We spend sometimes three times the cost just so we can build them in Australia. When you are talking about projects that are in the billions it’s a lot of money that could be better invested.

      • +100

        If Australia adopted a forward thinking defence strategy we would both save money and strengthen our domestic capacity.

        Specifically, masses of cheap robotic drones (the ones doing a good part of the heavy lifting in the ‘war on terror’) would be ideal for patrolling/defending our massive coastline. Back these up with some decent subs (the Collins deserves more respect than it gets) and a massive ready reserve force would make Australia a fortress.

        The drones would have to be built here, of course. None of that imported nonsense.

        The ready reserve concept was tested and later abandoned in Australia, but it had a lot to recommend it. Join up and get a free uni degree basically (in exchange for a couple of years service, with the risk of dying horribly somewhere overseas built in – but hopefully we’d skip that by not entangling ourselves outside our immediate region).

        • Itn,

          So true.

          It never ceases to amaze me how we waste, on a daily basis, the educational and vocational opportunities presented by the defence forces.

          They have enviable and highly developed systems, both in the areas of human organisation and equipment, and have the potential to provide world-class, comprehensive education and experience to our young adults.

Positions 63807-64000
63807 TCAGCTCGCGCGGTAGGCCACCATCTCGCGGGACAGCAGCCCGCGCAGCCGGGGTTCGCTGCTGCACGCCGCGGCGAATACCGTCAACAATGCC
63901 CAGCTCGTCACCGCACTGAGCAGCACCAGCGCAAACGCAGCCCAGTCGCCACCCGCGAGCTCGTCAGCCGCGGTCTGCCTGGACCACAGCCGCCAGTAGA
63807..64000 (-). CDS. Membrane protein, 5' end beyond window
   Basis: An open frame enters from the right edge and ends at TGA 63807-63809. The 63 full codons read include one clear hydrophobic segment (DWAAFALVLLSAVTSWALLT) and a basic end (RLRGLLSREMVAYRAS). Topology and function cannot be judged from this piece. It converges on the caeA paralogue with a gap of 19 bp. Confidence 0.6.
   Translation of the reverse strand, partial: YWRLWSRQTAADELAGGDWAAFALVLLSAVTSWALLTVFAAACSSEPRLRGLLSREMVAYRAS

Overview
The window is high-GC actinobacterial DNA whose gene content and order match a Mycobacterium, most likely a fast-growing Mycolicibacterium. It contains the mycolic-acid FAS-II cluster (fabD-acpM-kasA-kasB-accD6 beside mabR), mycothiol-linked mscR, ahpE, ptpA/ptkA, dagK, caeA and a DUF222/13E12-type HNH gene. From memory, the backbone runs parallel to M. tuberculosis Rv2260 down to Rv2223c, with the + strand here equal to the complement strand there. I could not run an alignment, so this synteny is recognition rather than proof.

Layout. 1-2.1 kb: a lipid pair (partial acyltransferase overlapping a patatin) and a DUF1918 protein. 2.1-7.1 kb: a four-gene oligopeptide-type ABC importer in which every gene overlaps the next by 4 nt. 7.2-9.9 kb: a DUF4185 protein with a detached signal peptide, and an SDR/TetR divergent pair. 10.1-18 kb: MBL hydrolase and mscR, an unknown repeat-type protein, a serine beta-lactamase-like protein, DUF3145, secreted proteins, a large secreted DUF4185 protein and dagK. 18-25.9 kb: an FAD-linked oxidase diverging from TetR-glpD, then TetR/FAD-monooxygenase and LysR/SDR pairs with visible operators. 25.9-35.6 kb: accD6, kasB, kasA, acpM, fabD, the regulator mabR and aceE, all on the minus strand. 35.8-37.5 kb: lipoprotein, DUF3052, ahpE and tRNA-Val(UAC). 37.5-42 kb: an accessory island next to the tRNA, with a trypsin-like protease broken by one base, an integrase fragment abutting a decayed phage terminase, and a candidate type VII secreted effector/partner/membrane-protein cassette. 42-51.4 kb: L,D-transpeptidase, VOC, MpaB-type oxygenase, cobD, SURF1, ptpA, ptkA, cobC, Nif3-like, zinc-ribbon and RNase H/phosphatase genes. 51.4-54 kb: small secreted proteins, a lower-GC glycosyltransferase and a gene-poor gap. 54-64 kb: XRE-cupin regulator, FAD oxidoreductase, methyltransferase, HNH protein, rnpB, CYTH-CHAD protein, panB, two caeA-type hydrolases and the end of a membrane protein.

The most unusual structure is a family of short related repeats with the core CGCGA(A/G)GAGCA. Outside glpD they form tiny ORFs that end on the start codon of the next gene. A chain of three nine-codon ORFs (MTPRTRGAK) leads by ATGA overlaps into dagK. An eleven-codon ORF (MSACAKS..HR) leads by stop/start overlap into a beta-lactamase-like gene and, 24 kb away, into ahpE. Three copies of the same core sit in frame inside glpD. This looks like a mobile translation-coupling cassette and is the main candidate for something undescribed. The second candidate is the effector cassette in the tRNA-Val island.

There are few other organisations that can provide the depth and scope of experience in the fields of man-management (or person-management, if you prefer) and advanced applied systems and equipment.

          And there is the additional benefit that we would have a trained and experienced population capable of defending the realm should the unthinkable ever happen (again).

          Yet we allow these capabilities to languish and view joining the Forces as a last-resort career path. And don’t even think about National Service. Hell, why should any young Australian be forced to be capable of defending his country!

          It is a terrible waste of a national asset.

          And that waste could well and truly come back to bite us on the arse one day.

        • Intertubernet – I was in the Ready Reserve Scheme from ’93 through to ’99. Worked well in the unit I was in (Engineers) but I believe there were significant retention issues in other corps esp infantry.

    • I dont disagree that the ADF well the government actually, couldn’t be more efficient. But like all western governements Defence is an industry and a politically acceptable subsidy.